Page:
Calais Head Start Prepares for Future

By Lura Jackson

In 2013, a series of federal financial cutbacks went into effect in a process termed sequestration. For Child and Family Opportunities (the organization that runs Head Start for Washington and Hancock counties), the cuts meant a budget shortfall of $95,000. For 43 kids between the two counties, that meant that they were no longer able to attend the program, which prepares children for formal schooling through its encouragement of socialization and learning projects. Cutbacks were scheduled to continue the following year with an additional $144,000 decrease, signaling an even greater impact for local families.

Earlier this year, however, Congress reevaluated the sequestration, temporarily halting cutbacks and in some cases opting to restore funds to those that had already transpired. Child and Family Opportunities was among the organizations that had its funding restored, and the additional cutbacks that were anticipated for this year are no longer scheduled. As a result, 38 slots among Washington and Hancock counties were reopened. "We'll be growing back up to 179 kids," CFO Executive Director Doug Orville says. "We're very lucky—a lot of places around the nation had to close their centers because of the initial cuts."

While the reprieve from the sequester is certainly a welcome one for CFO, Orville notes that it may only be temporary. The sequester outlined ten years of cutbacks, meaning that the organization will still be vulnerable in the years ahead. "Congress has time to act. We hope that they will."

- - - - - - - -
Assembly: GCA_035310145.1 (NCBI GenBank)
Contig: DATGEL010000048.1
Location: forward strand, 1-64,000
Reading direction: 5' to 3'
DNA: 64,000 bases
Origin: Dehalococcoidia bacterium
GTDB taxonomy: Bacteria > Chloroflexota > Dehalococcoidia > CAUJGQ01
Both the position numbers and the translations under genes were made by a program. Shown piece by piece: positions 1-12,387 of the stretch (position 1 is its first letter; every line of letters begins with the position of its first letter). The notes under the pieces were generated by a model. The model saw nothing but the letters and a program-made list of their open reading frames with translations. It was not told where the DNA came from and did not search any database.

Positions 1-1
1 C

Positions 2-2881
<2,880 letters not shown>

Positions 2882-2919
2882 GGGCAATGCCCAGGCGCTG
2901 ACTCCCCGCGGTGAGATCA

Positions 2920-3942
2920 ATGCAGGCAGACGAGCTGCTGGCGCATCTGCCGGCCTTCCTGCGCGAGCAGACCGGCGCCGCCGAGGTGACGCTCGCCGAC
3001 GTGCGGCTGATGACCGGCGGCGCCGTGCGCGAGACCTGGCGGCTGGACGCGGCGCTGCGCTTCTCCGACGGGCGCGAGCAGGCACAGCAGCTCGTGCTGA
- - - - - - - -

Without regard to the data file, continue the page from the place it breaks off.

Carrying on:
In addition to federal funding, CFO receives state funding specifically for children under 3. On July 1st, that funding was cut by over 30%, which translates into a reduction in its capacity for infants from 10 to 7 slots. The Calais centers will not be impacted by this reduction.

Part of CFO's mission is providing quality child care and preparatory schooling to underprivileged and economically struggling families. In Calais, it operates two centers, one at the WCCC campus and one at the Elementary School, covering infants up to 3 years with Early Head Start and older children with its Head Start and Pre-K programs. Both centers have received "Step 4" quality certificates, ranking them among the finest child care providers in the state. Orville recognizes that sometimes it can seem that slots are limited, but he encourages all interested families to apply. "People shouldn't assume that our centers are always full. Families come and go all the time." 

To speak with an enrollment specialist, please call Jamie at 667-2995, ext. 237.